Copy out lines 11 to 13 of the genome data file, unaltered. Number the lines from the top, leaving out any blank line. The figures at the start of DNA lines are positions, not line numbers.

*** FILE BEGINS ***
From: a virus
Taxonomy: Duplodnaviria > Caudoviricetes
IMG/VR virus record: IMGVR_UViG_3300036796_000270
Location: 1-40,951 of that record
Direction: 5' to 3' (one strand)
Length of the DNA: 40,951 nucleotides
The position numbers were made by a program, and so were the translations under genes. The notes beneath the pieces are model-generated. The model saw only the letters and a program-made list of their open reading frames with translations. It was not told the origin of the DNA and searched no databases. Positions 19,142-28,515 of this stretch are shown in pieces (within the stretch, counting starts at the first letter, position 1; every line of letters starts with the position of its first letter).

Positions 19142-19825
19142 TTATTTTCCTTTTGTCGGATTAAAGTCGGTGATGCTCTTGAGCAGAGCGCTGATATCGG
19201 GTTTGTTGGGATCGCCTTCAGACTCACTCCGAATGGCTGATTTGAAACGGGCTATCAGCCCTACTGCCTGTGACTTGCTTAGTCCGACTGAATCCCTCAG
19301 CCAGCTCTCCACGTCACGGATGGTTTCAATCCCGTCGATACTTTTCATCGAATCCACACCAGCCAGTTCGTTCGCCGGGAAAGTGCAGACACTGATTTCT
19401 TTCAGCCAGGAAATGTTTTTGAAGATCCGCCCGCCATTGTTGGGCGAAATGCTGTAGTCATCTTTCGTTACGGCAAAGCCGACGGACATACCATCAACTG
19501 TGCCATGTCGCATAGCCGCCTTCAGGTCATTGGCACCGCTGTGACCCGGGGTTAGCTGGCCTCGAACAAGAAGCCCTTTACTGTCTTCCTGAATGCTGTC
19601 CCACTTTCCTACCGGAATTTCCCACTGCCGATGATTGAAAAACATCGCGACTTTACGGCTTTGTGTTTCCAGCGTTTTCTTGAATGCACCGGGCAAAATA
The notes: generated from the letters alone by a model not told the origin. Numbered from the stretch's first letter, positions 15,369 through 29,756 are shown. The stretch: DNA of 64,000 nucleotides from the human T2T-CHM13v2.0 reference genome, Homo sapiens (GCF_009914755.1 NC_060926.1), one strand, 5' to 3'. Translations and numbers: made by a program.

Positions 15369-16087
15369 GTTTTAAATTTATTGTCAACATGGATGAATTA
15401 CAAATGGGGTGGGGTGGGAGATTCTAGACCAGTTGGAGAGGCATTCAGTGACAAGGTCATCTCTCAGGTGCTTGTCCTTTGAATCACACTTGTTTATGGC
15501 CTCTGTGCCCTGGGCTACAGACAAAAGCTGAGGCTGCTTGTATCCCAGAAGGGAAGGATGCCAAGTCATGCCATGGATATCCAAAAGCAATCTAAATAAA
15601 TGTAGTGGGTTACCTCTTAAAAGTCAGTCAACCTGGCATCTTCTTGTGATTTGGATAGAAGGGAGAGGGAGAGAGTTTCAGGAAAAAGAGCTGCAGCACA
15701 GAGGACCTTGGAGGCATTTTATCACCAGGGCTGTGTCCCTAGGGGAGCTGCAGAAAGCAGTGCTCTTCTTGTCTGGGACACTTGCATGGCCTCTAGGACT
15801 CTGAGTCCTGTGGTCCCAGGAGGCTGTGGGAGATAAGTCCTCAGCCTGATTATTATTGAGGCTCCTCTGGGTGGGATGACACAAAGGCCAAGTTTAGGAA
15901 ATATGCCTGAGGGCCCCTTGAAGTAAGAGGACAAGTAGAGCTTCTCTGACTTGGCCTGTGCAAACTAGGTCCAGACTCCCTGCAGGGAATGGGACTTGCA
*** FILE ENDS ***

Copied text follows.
19301 CCAGCTCTCCACGTCACGGATGGTTTCAATCCCGTCGATACTTTTCATCGAATCCACACCAGCCAGTTCGTTCGCCGGGAAAGTGCAGACACTGATTTCT
19401 TTCAGCCAGGAAATGTTTTTGAAGATCCGCCCGCCATTGTTGGGCGAAATGCTGTAGTCATCTTTCGTTACGGCAAAGCCGACGGACATACCATCAACTG
19501 TGCCATGTCGCATAGCCGCCTTCAGGTCATTGGCACCGCTGTGACCCGGGGTTAGCTGGCCTCGAACAAGAAGCCCTTTACTGTCTTCCTGAATGCTGTC